Article Contributed by UN Environment Programme
Kingston, Jamaica. 23rd July 2021. Governments of the Wider Caribbean will next week reaffirm their commitment to the protection and sustainable use of the marine and coastal resources of the Caribbean Sea. This takes place within the framework of the Conferences of Parties to the Cartagena Convention, the only regional legally binding agreement for the protection and development of the Caribbean Sea.
The Secretariat to the Convention, based in Jamaica, convenes its Conferences of Parties (COP) every two years to review achievements, approve the next work plan and budget, and make key decisions on its work. Three intergovernmental meetings will be held virtually from 26th – 30th July 2021 and will be chaired by the Government of Barbados.
The week-long event commences with the 5th Conference of Parties (COP) to the Protocol Concerning Pollution from Land-Based Sources and Activities (5th LBS COP), which has been ratified by 15 countries in the Wider Caribbean. Barbados is the latest country to pledge their political commitment to this agreement, having ratified the Protocol in June 2019. Contracting Parties to this Marine Pollution Protocol are expected to approve, inter alia, the Regional Nutrients Pollution Reduction Strategy, discuss the establishment of new working groups to strengthen the work of the Protocol and how to improve knowledge, data and information management on marine pollution.
These discussions will be followed by the 11th COP to the Protocol Concerning Specially Protected Areas and Wildlife (11th SPAW COP) to be held on 27th July. The 17 Contracting Parties to this Protocol will discuss emerging issues such as the Stony Coral Tissue Loss Disease and ocean acidification, which threaten marine biodiversity in the region, as well as the establishment of working groups to enhance the conservation of marine mammals, sea turtles, corals andherbivorous fishes, among others. Delegates will also review new activities and priorities for biodiversity conservation and management, as well as linkages with relevant global initiatives.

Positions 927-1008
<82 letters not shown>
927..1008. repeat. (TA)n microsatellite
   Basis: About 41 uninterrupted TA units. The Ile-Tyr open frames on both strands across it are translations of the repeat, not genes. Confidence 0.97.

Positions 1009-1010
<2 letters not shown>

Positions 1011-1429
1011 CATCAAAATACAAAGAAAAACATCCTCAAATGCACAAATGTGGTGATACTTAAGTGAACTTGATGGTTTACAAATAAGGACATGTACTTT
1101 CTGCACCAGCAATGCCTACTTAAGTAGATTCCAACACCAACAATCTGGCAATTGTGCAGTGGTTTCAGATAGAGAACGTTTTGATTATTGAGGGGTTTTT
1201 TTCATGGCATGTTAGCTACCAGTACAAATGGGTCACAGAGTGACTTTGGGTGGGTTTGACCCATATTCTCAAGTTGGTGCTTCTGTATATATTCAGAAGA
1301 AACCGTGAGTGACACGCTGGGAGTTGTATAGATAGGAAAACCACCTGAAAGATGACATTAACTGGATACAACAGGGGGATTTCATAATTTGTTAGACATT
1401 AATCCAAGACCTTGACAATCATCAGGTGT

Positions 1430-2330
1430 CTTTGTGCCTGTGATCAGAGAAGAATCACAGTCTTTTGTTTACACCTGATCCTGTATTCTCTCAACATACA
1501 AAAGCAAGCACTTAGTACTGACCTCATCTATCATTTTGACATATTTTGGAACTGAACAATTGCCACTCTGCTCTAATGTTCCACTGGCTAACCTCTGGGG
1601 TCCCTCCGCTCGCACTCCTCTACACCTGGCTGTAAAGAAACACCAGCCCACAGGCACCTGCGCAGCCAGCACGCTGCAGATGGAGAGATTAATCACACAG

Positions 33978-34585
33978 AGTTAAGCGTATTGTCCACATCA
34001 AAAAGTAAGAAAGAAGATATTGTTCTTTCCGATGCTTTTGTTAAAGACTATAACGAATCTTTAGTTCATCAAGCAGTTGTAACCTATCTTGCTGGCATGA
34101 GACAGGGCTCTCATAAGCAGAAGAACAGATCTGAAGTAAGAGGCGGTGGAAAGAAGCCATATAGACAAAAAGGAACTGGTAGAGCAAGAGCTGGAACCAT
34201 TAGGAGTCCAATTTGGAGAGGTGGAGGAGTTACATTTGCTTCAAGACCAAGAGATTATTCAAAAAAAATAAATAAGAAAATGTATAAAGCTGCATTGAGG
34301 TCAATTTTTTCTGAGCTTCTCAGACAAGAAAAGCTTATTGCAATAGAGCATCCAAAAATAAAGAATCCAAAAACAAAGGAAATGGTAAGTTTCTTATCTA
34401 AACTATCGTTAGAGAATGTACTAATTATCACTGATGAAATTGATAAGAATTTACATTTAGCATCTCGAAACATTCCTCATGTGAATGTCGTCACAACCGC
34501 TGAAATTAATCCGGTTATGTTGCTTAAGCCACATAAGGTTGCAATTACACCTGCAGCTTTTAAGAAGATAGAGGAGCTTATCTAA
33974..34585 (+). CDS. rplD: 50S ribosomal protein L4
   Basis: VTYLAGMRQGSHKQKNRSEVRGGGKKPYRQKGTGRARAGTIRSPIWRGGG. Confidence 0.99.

From 28th – 30th July, the 16th COP to the Convention and the 19th Intergovernmental Meeting of the Caribbean Environment Programme will focus on reviewing the status of activities undertaken by the Secretariat and Contracting Parties in the last biennium, supporting Member States in building back better from the COVID-19 pandemic, setting priorities and approving the 2021-2022 work plan, and strengthening relationships with Member States and partners.
The Convention for the Protection and Development of the Marine Environment of the Wider Caribbean Region (WCR), known as the Cartagena Convention, was ratified in 1986 to promote the protection and development of the marine environment in the WCR. Since then, it has been ratified by 26 countries. The Secretariat of the Convention also supports Governments to achieve global targets such as the Sustainable Development Goals, SAMOA Pathway, and activities related to the United Nations Decades on Ecosystem Restoration and Ocean Science for Sustainable Development.
Voices of Contracting Parties:
As we commence the UN Decades on Ecosystem Restoration and Ocean Science, how would you describe the role of the Cartagena Convention in helping your country achieve the goals of these campaigns?
“The Cartagena Convention and its Protocols support Contracting Parties’ efforts to achieve the goals of the UN Decades on Ecosystem Restoration and Ocean Science by providing a platform to foster political will, mobilize resources, build capacity, identify synergies, and exchange information at the regional level. Many of the UN Decades’ objectives directly complement implementation of the Convention and its Protocols, and vice versa. For example, both the UN Decade of Ocean Science and the LBS Protocol strive towards a clean ocean, where sources of pollution are identified and removed.”– Samantha Dowdell, United States of America
“The effort to reach the (UN Decades on Ecosystem Restoration and Ocean Science) goals can be achieved as a country Aruba or as wider Caribbean joint effort. As we strive for joint efforts in the region to implement restoration of ecosystems, a more efficient and impactful result can be reached. Aruba currently focuses on marine and coastal restoration through policy implementation, research and monitoring of coastal waters and implementation of MPAs. The nearshore habitats protection depends highly on science-based research to maintain or improve the marine environment for a healthier coral ecosystem, seagrass beds, and mangrove ecosystem. Relying on science-based research helps establish information that is useful for further policymaking decisions to improve water quality regulations, reduce the land-based sources of pollution, protection of species and halt climate change threats. The goals of the campaign and the knowledge of the Cartagena Convention needs to be communicated and channeled to our community in order to establish behavioral change and create global movement.”– Gisbert R. Boekhoudt, Aruba